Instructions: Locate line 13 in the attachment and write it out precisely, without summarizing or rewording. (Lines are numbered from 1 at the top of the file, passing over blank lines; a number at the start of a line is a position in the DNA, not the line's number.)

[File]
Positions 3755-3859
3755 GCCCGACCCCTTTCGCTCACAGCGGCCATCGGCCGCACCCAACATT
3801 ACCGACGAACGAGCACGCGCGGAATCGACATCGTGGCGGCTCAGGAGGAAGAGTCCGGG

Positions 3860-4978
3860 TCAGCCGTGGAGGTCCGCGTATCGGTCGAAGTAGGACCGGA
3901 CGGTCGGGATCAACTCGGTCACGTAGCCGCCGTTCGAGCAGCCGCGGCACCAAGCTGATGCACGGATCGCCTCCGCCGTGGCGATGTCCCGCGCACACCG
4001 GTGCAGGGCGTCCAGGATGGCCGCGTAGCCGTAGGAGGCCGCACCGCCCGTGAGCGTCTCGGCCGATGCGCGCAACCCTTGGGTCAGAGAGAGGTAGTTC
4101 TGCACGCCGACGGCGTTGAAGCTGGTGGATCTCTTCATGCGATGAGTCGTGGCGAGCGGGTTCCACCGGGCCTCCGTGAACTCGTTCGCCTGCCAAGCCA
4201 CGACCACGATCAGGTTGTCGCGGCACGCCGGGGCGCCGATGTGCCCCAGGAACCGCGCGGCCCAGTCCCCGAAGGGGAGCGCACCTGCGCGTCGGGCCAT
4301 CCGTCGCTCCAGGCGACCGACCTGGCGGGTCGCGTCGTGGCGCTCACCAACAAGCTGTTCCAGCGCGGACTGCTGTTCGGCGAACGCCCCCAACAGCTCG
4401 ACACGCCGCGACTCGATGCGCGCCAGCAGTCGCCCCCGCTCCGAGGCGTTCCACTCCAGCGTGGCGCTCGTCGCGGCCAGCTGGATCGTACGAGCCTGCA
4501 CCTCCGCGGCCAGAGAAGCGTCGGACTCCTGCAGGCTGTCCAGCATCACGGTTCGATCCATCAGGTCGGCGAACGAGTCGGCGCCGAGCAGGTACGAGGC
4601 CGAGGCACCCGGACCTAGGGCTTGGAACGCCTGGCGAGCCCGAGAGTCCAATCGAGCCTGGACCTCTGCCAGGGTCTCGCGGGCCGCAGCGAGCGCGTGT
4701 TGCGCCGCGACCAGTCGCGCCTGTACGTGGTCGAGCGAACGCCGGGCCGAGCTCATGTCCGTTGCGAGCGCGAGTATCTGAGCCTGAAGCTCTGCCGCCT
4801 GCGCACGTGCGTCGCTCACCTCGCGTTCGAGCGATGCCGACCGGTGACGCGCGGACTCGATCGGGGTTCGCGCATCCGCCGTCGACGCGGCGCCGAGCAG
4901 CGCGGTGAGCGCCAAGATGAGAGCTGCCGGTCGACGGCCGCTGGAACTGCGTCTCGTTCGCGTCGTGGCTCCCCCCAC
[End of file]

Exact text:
4601 CGAGGCACCCGGACCTAGGGCTTGGAACGCCTGGCGAGCCCGAGAGTCCAATCGAGCCTGGACCTCTGCCAGGGTCTCGCGGGCCGCAGCGAGCGCGTGT